Methodology for a Decision Support Tool for a Tidal Stream Device

MSc Sustainable Engineering: Offshore Renewable Energy

Energy Resource

“The 2011 Tidal Current Resource and Economics report suggests a total of 20.6 TWh per year could practically be extracted from the 30 key tidal stream sites in the UK”
(Black & Veatch LTD, 2011)

A tidal stream flow is generated due to the interactions of gravity force between the sun, the moon, and the earth. In small channels between land masses the flow of water is constricted in a “bottle neck” causing the velocity of the flow to increase. In these regions it is possible to place underwater tidal turbines to extract the energy in electrical form.

Relative positions of the sun, moon and Earth during spring and neap tides - Pearson Prentice Hall, Inc

The tidal stream resource around the UK comprises of a number of potential sites. These include: the Pentland firth, Western Islands, and Islay (Scotland); the Coast of Anglesey (North Wales); the Bristol Channel and various regions of the English Channel (England) which all retain large resources of tidal stream energy.

Having selected sites which have sufficient tidal stream flow speeds, the depth of water and waves experienced in these areas must be evaluated. Large waves in shallow water create extreme velocity variations over the length of the blade. These velocity fluctuations can cause structural loading problems linked to fatigue failure. Locations which are sheltered between islands or in estuaries are often the sites which have the best potential for tidal turbines because the waves are generally smaller.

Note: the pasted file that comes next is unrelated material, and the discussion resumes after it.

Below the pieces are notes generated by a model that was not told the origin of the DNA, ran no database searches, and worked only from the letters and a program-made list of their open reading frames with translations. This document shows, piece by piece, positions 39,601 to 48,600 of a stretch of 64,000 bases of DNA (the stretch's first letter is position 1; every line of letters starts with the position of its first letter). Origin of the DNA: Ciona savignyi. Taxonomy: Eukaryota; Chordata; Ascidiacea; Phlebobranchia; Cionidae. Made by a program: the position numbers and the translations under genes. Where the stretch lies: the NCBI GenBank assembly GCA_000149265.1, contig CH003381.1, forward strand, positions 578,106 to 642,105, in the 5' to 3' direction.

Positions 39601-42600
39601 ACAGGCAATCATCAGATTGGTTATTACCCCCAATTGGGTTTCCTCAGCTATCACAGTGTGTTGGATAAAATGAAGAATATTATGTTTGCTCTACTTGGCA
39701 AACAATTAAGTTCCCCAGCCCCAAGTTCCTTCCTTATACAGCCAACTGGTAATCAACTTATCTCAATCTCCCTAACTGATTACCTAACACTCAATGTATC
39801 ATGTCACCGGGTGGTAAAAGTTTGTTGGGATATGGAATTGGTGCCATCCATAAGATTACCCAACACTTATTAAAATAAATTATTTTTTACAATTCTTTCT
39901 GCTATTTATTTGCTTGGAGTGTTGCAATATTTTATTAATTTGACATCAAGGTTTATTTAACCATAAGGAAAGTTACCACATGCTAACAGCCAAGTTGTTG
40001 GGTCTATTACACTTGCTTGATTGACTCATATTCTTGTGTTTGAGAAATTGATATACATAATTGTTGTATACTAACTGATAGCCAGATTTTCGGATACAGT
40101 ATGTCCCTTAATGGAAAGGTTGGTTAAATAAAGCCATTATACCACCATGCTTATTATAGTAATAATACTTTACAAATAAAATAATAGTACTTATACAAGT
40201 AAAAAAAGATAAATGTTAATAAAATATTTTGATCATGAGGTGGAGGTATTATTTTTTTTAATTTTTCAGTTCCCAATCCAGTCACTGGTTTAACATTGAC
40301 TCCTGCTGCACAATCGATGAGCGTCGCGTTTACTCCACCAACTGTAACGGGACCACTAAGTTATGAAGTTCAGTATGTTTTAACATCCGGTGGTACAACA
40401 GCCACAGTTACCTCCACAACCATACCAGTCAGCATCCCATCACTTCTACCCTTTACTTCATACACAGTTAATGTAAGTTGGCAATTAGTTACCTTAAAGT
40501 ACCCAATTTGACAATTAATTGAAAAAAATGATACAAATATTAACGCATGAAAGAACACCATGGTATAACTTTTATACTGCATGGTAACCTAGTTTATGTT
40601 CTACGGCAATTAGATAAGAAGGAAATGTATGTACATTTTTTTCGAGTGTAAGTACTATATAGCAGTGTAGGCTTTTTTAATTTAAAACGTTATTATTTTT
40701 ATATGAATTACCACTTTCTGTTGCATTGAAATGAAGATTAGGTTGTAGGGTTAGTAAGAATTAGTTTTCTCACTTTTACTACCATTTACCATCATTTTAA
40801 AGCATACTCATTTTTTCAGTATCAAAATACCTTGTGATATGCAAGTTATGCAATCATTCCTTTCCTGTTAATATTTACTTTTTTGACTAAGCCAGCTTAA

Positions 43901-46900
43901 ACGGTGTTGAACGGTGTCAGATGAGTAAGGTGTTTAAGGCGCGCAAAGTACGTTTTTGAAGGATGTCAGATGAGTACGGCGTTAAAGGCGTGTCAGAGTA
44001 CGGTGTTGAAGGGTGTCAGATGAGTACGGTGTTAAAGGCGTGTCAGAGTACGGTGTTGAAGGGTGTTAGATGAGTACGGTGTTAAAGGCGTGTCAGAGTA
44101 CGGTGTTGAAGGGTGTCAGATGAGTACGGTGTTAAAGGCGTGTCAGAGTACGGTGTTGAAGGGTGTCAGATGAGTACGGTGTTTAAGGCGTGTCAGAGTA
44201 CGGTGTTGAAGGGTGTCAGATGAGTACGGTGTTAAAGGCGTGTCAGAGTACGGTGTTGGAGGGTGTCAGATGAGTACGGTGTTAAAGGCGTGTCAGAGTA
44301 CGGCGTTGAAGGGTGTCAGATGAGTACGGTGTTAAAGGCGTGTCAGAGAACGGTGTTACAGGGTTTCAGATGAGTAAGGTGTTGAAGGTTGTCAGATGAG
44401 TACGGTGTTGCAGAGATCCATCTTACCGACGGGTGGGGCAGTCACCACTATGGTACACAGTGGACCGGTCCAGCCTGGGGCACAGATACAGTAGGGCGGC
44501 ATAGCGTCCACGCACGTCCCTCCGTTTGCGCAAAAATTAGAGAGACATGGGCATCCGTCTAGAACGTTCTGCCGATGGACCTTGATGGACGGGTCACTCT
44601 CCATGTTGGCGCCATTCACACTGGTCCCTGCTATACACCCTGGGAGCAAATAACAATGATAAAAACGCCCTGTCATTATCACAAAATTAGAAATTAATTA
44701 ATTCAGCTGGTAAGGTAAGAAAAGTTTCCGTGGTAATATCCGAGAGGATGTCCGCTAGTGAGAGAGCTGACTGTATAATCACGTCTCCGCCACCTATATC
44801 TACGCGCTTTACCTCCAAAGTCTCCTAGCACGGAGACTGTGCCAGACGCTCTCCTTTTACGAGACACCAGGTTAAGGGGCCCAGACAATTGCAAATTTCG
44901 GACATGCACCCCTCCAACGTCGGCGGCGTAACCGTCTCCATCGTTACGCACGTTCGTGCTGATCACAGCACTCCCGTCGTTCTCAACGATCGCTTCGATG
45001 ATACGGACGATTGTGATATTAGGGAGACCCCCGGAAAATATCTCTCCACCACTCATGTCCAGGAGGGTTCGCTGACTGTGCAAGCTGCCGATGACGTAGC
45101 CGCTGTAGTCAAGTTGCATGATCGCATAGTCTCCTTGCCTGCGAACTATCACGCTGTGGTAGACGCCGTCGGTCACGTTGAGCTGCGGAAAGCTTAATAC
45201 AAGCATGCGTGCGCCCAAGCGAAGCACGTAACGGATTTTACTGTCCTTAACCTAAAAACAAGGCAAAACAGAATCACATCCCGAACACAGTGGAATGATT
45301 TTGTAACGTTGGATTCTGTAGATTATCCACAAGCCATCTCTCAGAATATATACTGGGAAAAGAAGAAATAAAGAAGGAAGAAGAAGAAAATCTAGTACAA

Hammerfest Strom HS1000 Tidal Turbines

In the highlighted study [1], the University of Edinburgh assessed the total amount of energy which could be extracted including technical and practical constraints. This value of 20.6 TWh per annum illustrates the vast resource which is possible to extract from sites around the UK, and the significant contribution of electrical energy tidal resources could supply to the national grid. Potential issues which can affect the viability of the resource are:

         •   Grid connections and transmission
         •   Waves
         •   Depth of water
         •   Environmental impacts
         •   Variation between springs and neap flows

        ➙   [1] Carbon Trust, Black & Veatch UK Tidal resource and Economics Study. Retrieved April 15th, 2014.